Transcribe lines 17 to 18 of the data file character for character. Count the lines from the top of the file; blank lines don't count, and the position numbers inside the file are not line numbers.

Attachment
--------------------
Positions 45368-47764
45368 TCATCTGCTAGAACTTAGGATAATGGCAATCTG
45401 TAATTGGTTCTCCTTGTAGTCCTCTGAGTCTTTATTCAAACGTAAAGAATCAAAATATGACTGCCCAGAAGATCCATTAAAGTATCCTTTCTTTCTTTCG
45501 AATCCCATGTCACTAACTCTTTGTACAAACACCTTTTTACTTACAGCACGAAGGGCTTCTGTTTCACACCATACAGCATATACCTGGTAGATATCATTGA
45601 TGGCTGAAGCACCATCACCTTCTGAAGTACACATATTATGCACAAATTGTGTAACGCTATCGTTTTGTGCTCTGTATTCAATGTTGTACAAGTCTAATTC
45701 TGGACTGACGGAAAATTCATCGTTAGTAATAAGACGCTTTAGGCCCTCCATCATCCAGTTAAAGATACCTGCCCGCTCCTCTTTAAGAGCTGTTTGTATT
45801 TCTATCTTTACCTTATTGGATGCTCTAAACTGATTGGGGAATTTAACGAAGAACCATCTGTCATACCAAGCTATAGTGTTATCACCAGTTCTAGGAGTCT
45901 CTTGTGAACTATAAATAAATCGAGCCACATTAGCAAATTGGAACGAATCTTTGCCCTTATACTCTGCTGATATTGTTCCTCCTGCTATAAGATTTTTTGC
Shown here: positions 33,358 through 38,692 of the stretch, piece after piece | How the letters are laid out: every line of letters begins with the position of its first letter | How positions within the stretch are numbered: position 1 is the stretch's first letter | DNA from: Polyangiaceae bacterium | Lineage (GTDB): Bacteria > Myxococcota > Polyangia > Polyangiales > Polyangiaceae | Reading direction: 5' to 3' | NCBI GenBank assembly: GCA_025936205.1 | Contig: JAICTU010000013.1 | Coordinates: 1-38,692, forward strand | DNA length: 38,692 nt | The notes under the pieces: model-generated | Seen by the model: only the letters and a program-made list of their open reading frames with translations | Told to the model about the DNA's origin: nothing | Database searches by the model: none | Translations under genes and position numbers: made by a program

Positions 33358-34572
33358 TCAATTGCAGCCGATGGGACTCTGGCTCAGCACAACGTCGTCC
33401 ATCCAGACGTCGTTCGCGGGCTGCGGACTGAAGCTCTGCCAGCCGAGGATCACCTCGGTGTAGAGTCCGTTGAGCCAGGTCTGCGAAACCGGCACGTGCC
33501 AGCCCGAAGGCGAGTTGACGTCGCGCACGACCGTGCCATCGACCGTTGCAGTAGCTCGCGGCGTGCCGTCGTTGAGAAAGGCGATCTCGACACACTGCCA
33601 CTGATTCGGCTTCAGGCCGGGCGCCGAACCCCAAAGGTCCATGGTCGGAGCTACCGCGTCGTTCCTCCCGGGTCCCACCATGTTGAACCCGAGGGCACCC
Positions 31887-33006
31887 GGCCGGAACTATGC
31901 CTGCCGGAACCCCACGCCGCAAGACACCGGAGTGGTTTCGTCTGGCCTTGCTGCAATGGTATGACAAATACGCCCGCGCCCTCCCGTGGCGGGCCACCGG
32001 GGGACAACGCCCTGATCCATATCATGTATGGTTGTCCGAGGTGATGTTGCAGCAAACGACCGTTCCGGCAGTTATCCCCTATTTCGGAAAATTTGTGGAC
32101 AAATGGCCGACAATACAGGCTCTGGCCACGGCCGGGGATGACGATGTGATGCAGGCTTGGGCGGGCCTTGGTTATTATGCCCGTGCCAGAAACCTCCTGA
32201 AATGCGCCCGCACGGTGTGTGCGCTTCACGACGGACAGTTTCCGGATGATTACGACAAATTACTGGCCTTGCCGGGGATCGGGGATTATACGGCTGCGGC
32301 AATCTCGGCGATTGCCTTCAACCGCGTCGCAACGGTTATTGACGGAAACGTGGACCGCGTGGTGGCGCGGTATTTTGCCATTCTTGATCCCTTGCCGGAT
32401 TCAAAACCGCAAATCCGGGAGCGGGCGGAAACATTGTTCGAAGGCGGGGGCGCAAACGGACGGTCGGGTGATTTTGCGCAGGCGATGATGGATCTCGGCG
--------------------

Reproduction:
31901 CTGCCGGAACCCCACGCCGCAAGACACCGGAGTGGTTTCGTCTGGCCTTGCTGCAATGGTATGACAAATACGCCCGCGCCCTCCCGTGGCGGGCCACCGG
32001 GGGACAACGCCCTGATCCATATCATGTATGGTTGTCCGAGGTGATGTTGCAGCAAACGACCGTTCCGGCAGTTATCCCCTATTTCGGAAAATTTGTGGAC